 1995: arrested for Hobbs Act extortion of immigrant businessmen. 9-year sentence. Released 2007,deported.

 2009: Assassinated in Moscow.

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CRIMINAL OR BUSINESSMAN?

 Leaders of criminal organizations invested their capital in the businesses they were protecting.  They became capitalists and their role changed.  They contract with licensed security agencies and hire

lawyers, accountants, and PR professionals.  Liberalization and privatization made OC groups legal and

transformed entrepreneurs with illegally gained capital into legitimate businesspersons.

 In the 19th century, the U.S. Robber Barons laundered their infamy, separating their names from the methods they used to achieve incredible wealth.

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FROM GANG TO FINANCIAL-INDUSTRIAL ENTERPRISE

Uralmashevskaya:  Sports club toughs  illegal alcohol and extortion.  Invested assets in cash-needy businesses.  1992-3: defeated vory in Ekaterinberg.

 Solntsevskaya Bratva:  Boss Semion Mogilevich  Soviet era: part of Moscow crime group.

 Defrauded fellow Jews who were fleeing to U.S. Hungary: owns nightclubs and big part of arms industry. U.S.: operatives launder money and do contract

murders.

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RUSSIAN ORGANIZED CRIME IN THE UNITED STATES

 Russian émigrés are urban in origin, well-educated, and industrially and technologically skilled; many are military- skilled, many Ph.D.s in math, physics, engineering.

 Not closed off from ladders of upward mobility.

 Excel in organized crime.

 Jewish émigrés settled in Brighton Beach part of Brooklyn.

 Russian Jewish criminals exploit Jewish émigrés.

 Enterprise organizational style. Fluid. Not hierarchical.

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THE BUSINESS OF RUSSIAN ORGANIZED CRIME

ROC engages in sophisticated crimes: insurance fraud, Medicare scams, securities-related fraud, identity theft, counterfeiting, and tax fraud.  “Daisy chain with a vanishing point:” A classic scam.  Taxes due when fuel is delivered to retailer.  Pass fuel (on paper) through multiple companies.  Final company does not exist. No tax paid.

 Blue alcohol (2000):  Russian criminals in U.S. got American distilleries to disguise their

product by adding dye, shipping it in huge vats labeled windshield wiper fluid, cologne, mouthwash, or solvent.

 In Russia, the dye was removed, vodka flavoring added, and product sold evading alcohol import duties and taxes.

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ROC MEDICARE FRAUD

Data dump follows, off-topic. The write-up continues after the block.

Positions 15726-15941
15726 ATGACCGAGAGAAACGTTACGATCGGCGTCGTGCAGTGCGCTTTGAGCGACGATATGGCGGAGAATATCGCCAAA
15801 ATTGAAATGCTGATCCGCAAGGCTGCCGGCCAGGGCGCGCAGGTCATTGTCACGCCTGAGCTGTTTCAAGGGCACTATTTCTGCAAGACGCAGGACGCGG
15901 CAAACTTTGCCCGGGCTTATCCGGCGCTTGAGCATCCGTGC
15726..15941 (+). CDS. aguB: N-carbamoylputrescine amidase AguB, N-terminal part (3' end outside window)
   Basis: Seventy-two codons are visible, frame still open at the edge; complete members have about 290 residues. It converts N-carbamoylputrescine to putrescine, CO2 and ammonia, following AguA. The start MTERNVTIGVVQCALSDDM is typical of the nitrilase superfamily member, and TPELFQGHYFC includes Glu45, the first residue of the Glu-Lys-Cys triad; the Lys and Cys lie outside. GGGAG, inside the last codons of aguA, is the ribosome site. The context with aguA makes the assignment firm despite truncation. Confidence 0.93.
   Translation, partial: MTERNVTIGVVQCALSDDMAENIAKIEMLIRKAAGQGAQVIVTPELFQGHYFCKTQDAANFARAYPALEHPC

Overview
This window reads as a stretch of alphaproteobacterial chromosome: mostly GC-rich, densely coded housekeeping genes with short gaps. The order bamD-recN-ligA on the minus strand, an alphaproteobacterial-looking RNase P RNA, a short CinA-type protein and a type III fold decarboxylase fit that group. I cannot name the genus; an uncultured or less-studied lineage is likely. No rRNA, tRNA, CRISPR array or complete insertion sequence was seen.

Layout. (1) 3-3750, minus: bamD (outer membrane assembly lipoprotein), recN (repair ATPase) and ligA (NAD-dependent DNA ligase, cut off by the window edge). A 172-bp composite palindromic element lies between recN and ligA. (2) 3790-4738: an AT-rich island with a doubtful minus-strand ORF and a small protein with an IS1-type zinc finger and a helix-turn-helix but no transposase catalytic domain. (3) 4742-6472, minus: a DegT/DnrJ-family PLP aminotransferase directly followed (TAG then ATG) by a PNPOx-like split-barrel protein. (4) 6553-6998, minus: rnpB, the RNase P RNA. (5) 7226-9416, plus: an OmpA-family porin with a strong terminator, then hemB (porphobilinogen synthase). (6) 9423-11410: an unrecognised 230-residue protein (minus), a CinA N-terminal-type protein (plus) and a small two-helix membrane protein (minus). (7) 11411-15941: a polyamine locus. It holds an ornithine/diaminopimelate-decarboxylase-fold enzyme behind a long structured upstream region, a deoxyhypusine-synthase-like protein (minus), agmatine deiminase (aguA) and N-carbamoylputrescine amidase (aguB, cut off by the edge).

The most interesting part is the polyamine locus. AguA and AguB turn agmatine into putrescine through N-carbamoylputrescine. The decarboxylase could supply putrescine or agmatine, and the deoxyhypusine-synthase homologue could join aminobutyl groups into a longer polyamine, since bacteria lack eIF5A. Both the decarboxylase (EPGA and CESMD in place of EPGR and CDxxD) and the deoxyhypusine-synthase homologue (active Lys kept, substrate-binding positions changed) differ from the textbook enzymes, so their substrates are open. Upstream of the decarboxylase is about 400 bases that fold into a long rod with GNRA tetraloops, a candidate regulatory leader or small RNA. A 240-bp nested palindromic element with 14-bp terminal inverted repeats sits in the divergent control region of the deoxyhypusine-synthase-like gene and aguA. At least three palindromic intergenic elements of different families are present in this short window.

Mirzoyan-Terdjanian Organization (Armenian American)

 2010: 73 members and associates indicted.

 Headquarters in NY and LA, operates worldwide.

 Stole identities of Medicare beneficiaries and doctors; got space, PO Box, bank account.

 Billed Medicare for services not provided.

 Medicare shut down clinics, new ones established.

 Investigation uncovered 118+ phony clinics in 25 states.

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,

CHAPTER EIGHT

Asian Organized Crime

Abadinsky, Organized Crime 10th ed.

Japan’s most popular television comic and host, Shinsuke Shimada, retired from the entertainment industry after admitting to extensive ties to the yakuza. His ties to organized crime were disclosed when a series of emails he sent to a yakuza boss were leaked to the media by another senior yakuza figure who had been the subject of derogatory comments made by the TV host. The scandal disclosed yakuza domination of the entertainment industry (Adelstein 2011).

This chapter examines the most prominent Asian organized crime groups–Chinese and Japanese.

2

CHINESE ORGANIZED CRIME

Asian is an imprecise term that can include many diverse groups. In the U.S., 34 distinct ethnic groups make up Asian communities.

Secret societies have a long tradition in China, some dating back to the beginning of the Common Era.

Criminal organizations in China are referred to as "secret societies," "black gangs," or "black societies."

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UNIQUE CULTURAL DYNAMICS OF CHINESE SOCIETY

Born into a hierarchically organized society, Chinese see selves bound in a web of mutual obligate bonds.

Part of a latent organization formed by guanxi.